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A real Christmas tree is by far the more sustainable choice. Shutterstock/Happy Hirtzel

From the Garden Buying a real Christmas tree supports local jobs and brings a certain magic to the home

A real tree is a much greener option than one made from plastic, writes Michael Kelly.

I’VE BEEN OUT talking to various media outlets this week about the idea of having a greener Christmas.

It’s interesting to me that we have moved on so quickly from the hype of Black Friday and Cyber Monday to an almost Lenten remorse, forcing us to think about becoming more sustainable. 

The main sustainability problem about Christmas of course is our excessive consumption, and the need to buy more stuff at a time when our planet desperately needs us to buy less stuff. 

If we could address that, then we wouldn’t need tips for a greener Christmas. But admittedly such sentiments wouldn’t make for great radio.

A few times this week I’ve been asked about whether we should buy a real or fake Christmas tree. I don’t understand why that’s even a debate.

A growing Christmas tree produces oxygen and stores CO2 while it grows, both of which are valuable traits in these times. Almost all Christmas tree growers plant a new tree when they harvest an old one.

It’s true that all that stored carbon in the tree will get released when it decomposes, but by chipping and mulching the tree you reduce the emissions by up to 80%. Most local authorities take back trees after Christmas and will chip them down also. 

After Christmas we spend a bit of time stripping our tree down. The branches are snipped off and get chipped and used as mulch, with pine needles much loved by fruit bushes in particular. 

Then we chop up the trunk and stack it for a year to season it before using as firewood. The ultimate green Christmas tree would be a living one that’s grown in a pot and moved in and out each year – but it would take someone with far more patience than I to manage such an endeavour.  

Compare all that with the fake tree made from plastic and a nasty concoction of toxic chemicals that will take thousands of years to decompose. 

The cheaper ones will probably need to be discarded after five or six years. Not to mention that it was probably made in China, using up more of our planet’s scarce resources to be shipped here. 

The real tree on the other hand is supporting local jobs at a time when our horticulture industry desperately needs that, but you should check that when buying it just to be sure. 

Have a think also about what you’re decorating the tree with – LED lights will reduce the energy consumption by 80%. Try to avoid adorning it with plastic tat (or at least continue to use the decorations you already have rather than buying new ones). 

It was pointed out to me by one interviewer that perhaps the greenest solution would be to not buy a tree at all. I don’t agree.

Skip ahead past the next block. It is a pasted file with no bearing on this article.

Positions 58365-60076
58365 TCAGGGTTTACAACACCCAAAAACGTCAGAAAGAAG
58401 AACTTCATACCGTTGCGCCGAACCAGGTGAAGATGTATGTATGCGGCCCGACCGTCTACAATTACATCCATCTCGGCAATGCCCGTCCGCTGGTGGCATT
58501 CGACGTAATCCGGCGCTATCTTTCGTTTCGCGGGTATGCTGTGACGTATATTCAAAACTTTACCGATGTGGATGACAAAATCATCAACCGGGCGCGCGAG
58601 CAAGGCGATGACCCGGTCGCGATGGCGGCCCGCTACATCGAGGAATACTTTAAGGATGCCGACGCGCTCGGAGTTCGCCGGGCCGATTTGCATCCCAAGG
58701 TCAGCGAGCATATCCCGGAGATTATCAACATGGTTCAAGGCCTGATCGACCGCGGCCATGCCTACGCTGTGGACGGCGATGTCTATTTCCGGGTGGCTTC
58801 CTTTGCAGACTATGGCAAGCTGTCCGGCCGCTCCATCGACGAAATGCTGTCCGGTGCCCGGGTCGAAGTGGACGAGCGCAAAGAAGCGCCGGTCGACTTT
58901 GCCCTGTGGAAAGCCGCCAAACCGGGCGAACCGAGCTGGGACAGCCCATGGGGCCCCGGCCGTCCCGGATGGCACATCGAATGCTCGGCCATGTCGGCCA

In the dark and bleakness of winter, there’s a magic to bringing a living plant in to our homes, particularly when it’s evergreen and comes with that evocative smell.

In these days of just eight hours of daylight, the Christmas tree is a shining reminder that brighter times are ahead. 

The Basics – Sow Garlic 

If you haven’t already done so, it’s a good time of the year to sow your garlic.  The tradition is to sow them before the shortest day of the year later this month. 

The bulbs benefit from the cold snap they are likely to get if sown now. Some varieties however can be sown in spring but they won’t grow as big. 

Pick a sunny site, with good fertile, free-draining soil.

Apply an organic fertiliser before sowing.

Sow each clove just below the surface, about four or five inches apart, in rows 12 inches apart.

If soil is very wet, sow in module trays and transplant when sprouted.  

Recipe of the Week – Winter Omelette 

This recipe uses two great stalwarts of the winter kitchen garden – squash and leeks.  The yoghurt is an interesting addition. This recipe serves six. 


  • 2 tablespoons extra virgin olive oil
  • 1 leek, white and light green parts, cleaned and chopped
  • 2 garlic cloves, minced
  • 350g winter squash, diced
  • Salt and freshly ground pepper to taste
  • 2 tablespoons chopped fresh mint and the same quantity of fresh dill.
  • 8 eggs
  • 150ml Greek-style yogurt
  • 40g freshly grated Parmesan cheese 


Preheat the oven to 180 degrees Celsius.

Heat one tablespoon of the oil over medium heat in a large, heavy pan.

Add the leek and cook, stirring, until tender, about three minutes.

Add the garlic, stir together until fragrant, about 30 seconds, and add the squash.

Cook, stirring, until tender, 10 to 12 minutes. Season to taste with salt and pepper.

Stir in the dill and the mint. Remove from the heat. 

Place the remaining tablespoon of oil in a 9-inch casserole dish, brush the sides of the pan with the oil and place in the oven. 

Meanwhile, whisk the eggs in a large bowl. Season with salt and freshly ground pepper to taste.

Whisk in the yogurt and the Parmesan. Stir in the squash mixture. 

Remove the baking dish from the oven and pour in the egg mixture.

Place in the oven, and bake 30 minutes or until puffed and lightly colored.

Allow to cool for at least 10 minutes before serving.

Serve hot, warm or at room temperature. 

Michael Kelly is an author, broadcaster and founder of GIY.


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